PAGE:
4.2.1 Deputy G.P. Southern:

It does strike me that with 1,400 job seekers and 460 sanctions at one stage that this was an inappropriately harsh measure designed to focus on the minority and not the majority.  Does the Minister believe that focusing and making up rules for the minority is not a sound principle on which to base her policies?

Deputy S.J. Pinel:

The job seeker, if he or she does not comply with the job seeking requirements, will have a written warning and if this is breached by the potential job seeker not complying with the written warning, i.e. not attending a job interview or a work experience or a training session, then a breach of this warning is what is the next sanction.  That will require the removal of the adult component of income support for 2 weeks.  If this continues in breach of the job seeking compliance then another sanction will be applied.  But during all this time an adviser will be with the job seeker and the warning will be made very clear that this will happen if they continue to disregard the obligations that they have as job seekers.

4.2.2 Deputy J.A. Martin:

In the reply the Minister said vulnerable families with children are always spoken to before financial warnings.  Can the Minister tell us, out of all these numbers, and she did say the majority are young people still at home, the number that have gone on to the second sanction, gone beyond the adult component and had the whole household income taken away, including rent.  Could she tell us that figure and would she agree that it is not in the best interests of anyone to leave children without their rent paid or any food?

Deputy S.J. Pinel:

Any person who continues to ignore warnings and reaches a third breach of a written warning will lose all entitlement to benefits for 6 weeks.  Since the sanctions were brought in, 106 have reached this stage of the sanction process.  But, as I have said before, it does not apply to somebody who is sick, vulnerable or with disabilities, and it is very much the majority of people who are young, single and at home.  It appears that the home situation picks up the loss of the adult component, which does not encourage the young person to keep job seeking.

4.2.3 Deputy J.A. Martin:

The Minister said “it appears”.  The figure of 106 to have that total household income taken away is quite worrying.  Could she break that down later for the Assembly and let us know how many of these are families with children and have 6 weeks no money and no rent paid?

[10:00]

Deputy S.J. Pinel:

Yes, of course I can fund the Deputy with some more figures.  There is always the ability to appeal and in the whole year and quarter of this being in effect, there have been 7 appeals to the tribunal and all of these appeals have been from only 2 people.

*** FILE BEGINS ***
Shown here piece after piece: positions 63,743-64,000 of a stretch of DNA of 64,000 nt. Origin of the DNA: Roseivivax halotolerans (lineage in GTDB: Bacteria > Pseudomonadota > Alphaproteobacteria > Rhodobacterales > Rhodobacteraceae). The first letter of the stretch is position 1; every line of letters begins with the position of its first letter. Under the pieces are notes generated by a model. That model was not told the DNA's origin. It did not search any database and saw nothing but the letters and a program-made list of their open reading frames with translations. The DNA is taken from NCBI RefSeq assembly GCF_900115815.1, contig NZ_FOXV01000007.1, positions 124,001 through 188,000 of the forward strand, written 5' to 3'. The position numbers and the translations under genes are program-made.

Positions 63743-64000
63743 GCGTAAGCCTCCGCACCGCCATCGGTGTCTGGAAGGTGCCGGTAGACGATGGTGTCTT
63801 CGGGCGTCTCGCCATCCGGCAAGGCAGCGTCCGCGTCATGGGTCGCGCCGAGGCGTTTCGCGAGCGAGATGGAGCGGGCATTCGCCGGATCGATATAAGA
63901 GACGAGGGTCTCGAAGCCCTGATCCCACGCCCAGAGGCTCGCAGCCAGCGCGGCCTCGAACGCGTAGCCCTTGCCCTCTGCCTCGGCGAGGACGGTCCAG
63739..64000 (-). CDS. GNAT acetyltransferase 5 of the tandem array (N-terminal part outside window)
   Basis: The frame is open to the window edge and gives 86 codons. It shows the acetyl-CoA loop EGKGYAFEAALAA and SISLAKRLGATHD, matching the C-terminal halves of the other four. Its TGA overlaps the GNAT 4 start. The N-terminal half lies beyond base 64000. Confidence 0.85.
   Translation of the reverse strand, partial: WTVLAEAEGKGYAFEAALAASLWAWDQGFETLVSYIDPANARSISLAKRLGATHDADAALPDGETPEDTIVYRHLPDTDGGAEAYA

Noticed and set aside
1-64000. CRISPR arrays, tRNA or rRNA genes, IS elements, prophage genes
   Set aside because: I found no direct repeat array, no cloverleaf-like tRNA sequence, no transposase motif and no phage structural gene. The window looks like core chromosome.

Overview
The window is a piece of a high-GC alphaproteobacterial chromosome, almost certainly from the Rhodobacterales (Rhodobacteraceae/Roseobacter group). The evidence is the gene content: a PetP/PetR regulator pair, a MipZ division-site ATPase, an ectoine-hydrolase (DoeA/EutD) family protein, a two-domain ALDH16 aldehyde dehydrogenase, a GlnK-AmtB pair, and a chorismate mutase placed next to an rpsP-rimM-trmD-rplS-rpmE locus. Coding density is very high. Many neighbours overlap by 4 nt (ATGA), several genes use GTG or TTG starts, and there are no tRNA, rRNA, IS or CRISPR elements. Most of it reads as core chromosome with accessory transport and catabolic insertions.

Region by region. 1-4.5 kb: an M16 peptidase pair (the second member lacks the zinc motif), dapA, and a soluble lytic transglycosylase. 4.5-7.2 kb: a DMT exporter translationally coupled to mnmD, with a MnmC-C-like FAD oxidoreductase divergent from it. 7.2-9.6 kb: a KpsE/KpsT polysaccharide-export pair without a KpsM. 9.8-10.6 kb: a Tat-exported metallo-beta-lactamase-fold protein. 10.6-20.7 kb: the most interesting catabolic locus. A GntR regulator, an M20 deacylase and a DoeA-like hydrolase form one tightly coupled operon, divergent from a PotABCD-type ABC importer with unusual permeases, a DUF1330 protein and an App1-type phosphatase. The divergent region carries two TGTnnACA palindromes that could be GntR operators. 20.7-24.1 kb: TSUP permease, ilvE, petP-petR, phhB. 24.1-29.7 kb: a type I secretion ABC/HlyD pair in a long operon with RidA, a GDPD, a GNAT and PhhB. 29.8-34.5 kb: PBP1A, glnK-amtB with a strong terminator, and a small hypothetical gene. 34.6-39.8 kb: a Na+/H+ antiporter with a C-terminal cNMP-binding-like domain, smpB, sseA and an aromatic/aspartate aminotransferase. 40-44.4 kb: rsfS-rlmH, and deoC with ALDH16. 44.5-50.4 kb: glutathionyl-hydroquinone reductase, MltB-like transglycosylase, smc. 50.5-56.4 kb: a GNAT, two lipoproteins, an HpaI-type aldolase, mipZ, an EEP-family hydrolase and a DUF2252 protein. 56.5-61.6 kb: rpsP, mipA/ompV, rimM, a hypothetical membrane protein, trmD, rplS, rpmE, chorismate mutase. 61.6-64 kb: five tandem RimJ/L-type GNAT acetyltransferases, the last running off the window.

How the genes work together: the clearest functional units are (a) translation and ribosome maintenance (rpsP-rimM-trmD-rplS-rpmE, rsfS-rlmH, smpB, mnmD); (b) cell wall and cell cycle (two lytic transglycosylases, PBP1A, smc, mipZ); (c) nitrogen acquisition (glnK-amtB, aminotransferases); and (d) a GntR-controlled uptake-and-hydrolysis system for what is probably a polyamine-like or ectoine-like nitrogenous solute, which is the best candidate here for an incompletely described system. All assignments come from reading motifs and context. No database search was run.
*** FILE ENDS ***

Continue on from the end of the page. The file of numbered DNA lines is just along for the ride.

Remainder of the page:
4.2.4 Deputy M. Tadier:

It seems to me symptomatic of this Tory Government that they like to impose sanctions and facilitate unfair dismissal before they have even got three-quarters of the remainder of the discrimination law passed.  This is where the priorities of this government lie when it comes to work.  Is the Minister for Social Security, as part of this government, proud of the mental duress the increased poverty and the social instability that these sanctions being applied across the board punitively, often in my experience it is in cases of unfair dismissal, are being compounded by the action of her department?

Deputy S.J. Pinel:

No, I do not think the sanctions are punitive.  A job seeker is constantly, constantly, advised, helped, encouraged and motivated to look for work.  It is quite clear from all evidence that everybody is happier when in work.  If a job seeker consistently refuses to comply with the terms that have been made very, very clear to them, is it also right that taxpayers should subsidise these people who are not complying with quite minor requirements to job-seek?

4.2.5 Deputy M. Tadier:

I do not see how any sense can be gained from question time when we are given answers saying sanctions are not punitive.  I was under the understanding that sanctions were deliberately designed to be punitive to put people off, the so-called work-shy we are told, who do not like to work from otherwise claiming benefit when they could be working.  So I think this line of communication for this question is certainly closed, as far as I am concerned, until we get more sensible answers.

The Bailiff:

Was there a question there, Deputy?

Deputy M. Tadier:

No, Sir.  I mean if there is a question…

The Bailiff:

It is question time.

Deputy M. Tadier:

The question would be to ask the Minister in future to give sensible answers and courteous answers, which do not undermine the basic intelligence of other Members.

4.2.6 Deputy G.P. Southern:

Will the Minister address the second part of the question which asks what measures have been put in place, if any, to assess the impact of these sanctions on the behaviour or well-being of those sanctions?  In the U.K., where sanctions are used, it is known that 20 per cent of people sanctioned leave schemes altogether and disappear from the D.W.P. (Department for Work and Pensions) records.  There are investigations going on into a number of suicides where people have been sanctioned, and that has caused them terrific distress and hardship.  What research has she done into the impact of these sanctions on particular individuals?

Deputy S.J. Pinel:

The Deputy keeps trying to refer the Jersey situation to the U.K. situation.  The 2 situations are not comparable.  Having said before that this law has only been in implementation for just over a year and out of that we have had only 7 appeals from 2 different people, I do not think we are neglecting our duty in looking after these people with sanctions.  They have put themselves in this position against the advice of their advisers and mentors.  There has to be a carrot and stick situation in any occurrence like this and I do not think in any occasion that a member of the public who cannot job seek through illness or disability is asked to do so.